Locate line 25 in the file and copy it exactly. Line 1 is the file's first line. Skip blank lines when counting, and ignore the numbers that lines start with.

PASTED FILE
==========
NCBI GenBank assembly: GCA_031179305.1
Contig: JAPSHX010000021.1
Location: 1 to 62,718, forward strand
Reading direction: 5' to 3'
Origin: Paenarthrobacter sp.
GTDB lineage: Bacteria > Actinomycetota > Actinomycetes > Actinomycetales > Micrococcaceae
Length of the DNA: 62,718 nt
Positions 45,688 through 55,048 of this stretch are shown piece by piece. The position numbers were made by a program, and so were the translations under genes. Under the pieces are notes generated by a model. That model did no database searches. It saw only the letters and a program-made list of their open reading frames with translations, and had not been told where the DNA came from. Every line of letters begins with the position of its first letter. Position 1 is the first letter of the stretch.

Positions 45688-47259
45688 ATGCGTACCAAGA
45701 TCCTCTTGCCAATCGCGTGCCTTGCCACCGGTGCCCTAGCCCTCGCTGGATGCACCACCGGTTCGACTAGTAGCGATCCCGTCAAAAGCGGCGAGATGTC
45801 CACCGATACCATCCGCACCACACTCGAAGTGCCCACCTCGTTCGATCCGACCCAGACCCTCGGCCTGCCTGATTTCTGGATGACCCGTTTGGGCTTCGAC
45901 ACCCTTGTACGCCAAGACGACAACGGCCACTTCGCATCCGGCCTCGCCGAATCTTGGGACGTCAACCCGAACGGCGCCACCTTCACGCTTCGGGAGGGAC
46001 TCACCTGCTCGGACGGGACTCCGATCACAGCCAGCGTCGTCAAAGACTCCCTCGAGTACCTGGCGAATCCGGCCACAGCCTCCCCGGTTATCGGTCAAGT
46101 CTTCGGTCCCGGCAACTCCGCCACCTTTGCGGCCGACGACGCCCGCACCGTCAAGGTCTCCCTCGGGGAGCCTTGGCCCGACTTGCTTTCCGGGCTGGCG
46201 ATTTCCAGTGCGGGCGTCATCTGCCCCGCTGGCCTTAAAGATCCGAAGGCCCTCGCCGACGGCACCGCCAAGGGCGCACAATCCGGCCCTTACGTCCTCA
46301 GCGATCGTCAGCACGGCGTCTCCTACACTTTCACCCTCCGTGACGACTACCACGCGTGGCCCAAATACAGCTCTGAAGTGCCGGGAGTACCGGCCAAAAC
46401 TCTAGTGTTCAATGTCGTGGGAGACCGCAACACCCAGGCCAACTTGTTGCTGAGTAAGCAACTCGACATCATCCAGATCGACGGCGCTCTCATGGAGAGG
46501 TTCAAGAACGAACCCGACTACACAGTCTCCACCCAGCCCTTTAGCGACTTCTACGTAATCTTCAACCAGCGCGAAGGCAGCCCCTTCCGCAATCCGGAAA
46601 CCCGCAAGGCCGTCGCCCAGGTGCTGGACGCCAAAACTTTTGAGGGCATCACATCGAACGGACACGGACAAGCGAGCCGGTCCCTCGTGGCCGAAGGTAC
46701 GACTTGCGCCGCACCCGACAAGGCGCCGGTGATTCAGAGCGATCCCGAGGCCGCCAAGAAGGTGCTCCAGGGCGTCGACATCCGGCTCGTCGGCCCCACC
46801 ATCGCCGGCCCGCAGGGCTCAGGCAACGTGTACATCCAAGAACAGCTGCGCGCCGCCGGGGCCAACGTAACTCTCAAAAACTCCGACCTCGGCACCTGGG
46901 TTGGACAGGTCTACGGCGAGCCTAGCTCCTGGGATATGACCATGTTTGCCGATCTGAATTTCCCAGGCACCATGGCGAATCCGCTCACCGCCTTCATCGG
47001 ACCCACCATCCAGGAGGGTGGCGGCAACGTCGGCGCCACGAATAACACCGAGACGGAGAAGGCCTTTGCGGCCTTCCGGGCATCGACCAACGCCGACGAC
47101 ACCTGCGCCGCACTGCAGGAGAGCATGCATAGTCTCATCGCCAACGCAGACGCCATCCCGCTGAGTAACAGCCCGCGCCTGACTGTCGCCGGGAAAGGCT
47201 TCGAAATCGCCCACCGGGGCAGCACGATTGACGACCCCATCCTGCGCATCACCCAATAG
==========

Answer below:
47101 ACCTGCGCCGCACTGCAGGAGAGCATGCATAGTCTCATCGCCAACGCAGACGCCATCCCGCTGAGTAACAGCCCGCGCCTGACTGTCGCCGGGAAAGGCT